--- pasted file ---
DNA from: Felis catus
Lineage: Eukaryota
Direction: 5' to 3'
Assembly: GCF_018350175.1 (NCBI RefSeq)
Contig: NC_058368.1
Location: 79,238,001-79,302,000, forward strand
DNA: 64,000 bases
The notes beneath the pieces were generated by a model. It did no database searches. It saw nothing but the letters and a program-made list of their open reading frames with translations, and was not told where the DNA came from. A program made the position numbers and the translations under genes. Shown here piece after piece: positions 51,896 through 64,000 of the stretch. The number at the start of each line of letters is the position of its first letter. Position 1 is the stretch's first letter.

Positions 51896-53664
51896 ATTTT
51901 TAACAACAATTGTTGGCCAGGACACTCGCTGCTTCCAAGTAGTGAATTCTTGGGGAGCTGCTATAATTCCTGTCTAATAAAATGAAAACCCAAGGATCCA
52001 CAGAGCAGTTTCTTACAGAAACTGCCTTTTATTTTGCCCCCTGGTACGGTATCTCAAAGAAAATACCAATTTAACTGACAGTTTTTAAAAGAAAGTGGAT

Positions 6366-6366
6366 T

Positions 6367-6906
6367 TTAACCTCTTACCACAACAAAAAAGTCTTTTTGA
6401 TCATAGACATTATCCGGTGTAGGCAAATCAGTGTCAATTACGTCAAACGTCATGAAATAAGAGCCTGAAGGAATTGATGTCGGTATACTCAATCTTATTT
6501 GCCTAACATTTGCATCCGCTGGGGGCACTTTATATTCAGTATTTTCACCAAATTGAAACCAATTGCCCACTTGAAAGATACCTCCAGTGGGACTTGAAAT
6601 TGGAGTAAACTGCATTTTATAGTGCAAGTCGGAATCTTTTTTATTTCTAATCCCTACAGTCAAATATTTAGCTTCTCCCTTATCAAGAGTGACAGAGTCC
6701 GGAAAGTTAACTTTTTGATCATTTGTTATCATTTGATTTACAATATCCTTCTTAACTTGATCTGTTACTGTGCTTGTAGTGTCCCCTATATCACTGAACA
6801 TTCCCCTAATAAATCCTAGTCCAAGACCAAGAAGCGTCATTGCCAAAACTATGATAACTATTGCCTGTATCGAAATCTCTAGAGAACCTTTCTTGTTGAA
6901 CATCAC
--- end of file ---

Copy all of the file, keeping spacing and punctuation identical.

DNA from: Felis catus
Lineage: Eukaryota
Direction: 5' to 3'
Assembly: GCF_018350175.1 (NCBI RefSeq)
Contig: NC_058368.1
Location: 79,238,001-79,302,000, forward strand
DNA: 64,000 bases
The notes beneath the pieces were generated by a model. It did no database searches. It saw nothing but the letters and a program-made list of their open reading frames with translations, and was not told where the DNA came from. A program made the position numbers and the translations under genes. Shown here piece after piece: positions 51,896 through 64,000 of the stretch. The number at the start of each line of letters is the position of its first letter. Position 1 is the stretch's first letter.

Positions 51896-53664
51896 ATTTT
51901 TAACAACAATTGTTGGCCAGGACACTCGCTGCTTCCAAGTAGTGAATTCTTGGGGAGCTGCTATAATTCCTGTCTAATAAAATGAAAACCCAAGGATCCA
52001 CAGAGCAGTTTCTTACAGAAACTGCCTTTTATTTTGCCCCCTGGTACGGTATCTCAAAGAAAATACCAATTTAACTGACAGTTTTTAAAAGAAAGTGGAT

Positions 6366-6366
6366 T

Positions 6367-6906
6367 TTAACCTCTTACCACAACAAAAAAGTCTTTTTGA
6401 TCATAGACATTATCCGGTGTAGGCAAATCAGTGTCAATTACGTCAAACGTCATGAAATAAGAGCCTGAAGGAATTGATGTCGGTATACTCAATCTTATTT
6501 GCCTAACATTTGCATCCGCTGGGGGCACTTTATATTCAGTATTTTCACCAAATTGAAACCAATTGCCCACTTGAAAGATACCTCCAGTGGGACTTGAAAT
6601 TGGAGTAAACTGCATTTTATAGTGCAAGTCGGAATCTTTTTTATTTCTAATCCCTACAGTCAAATATTTAGCTTCTCCCTTATCAAGAGTGACAGAGTCC
6701 GGAAAGTTAACTTTTTGATCATTTGTTATCATTTGATTTACAATATCCTTCTTAACTTGATCTGTTACTGTGCTTGTAGTGTCCCCTATATCACTGAACA
6801 TTCCCCTAATAAATCCTAGTCCAAGACCAAGAAGCGTCATTGCCAAAACTATGATAACTATTGCCTGTATCGAAATCTCTAGAGAACCTTTCTTGTTGAA
6901 CATCAC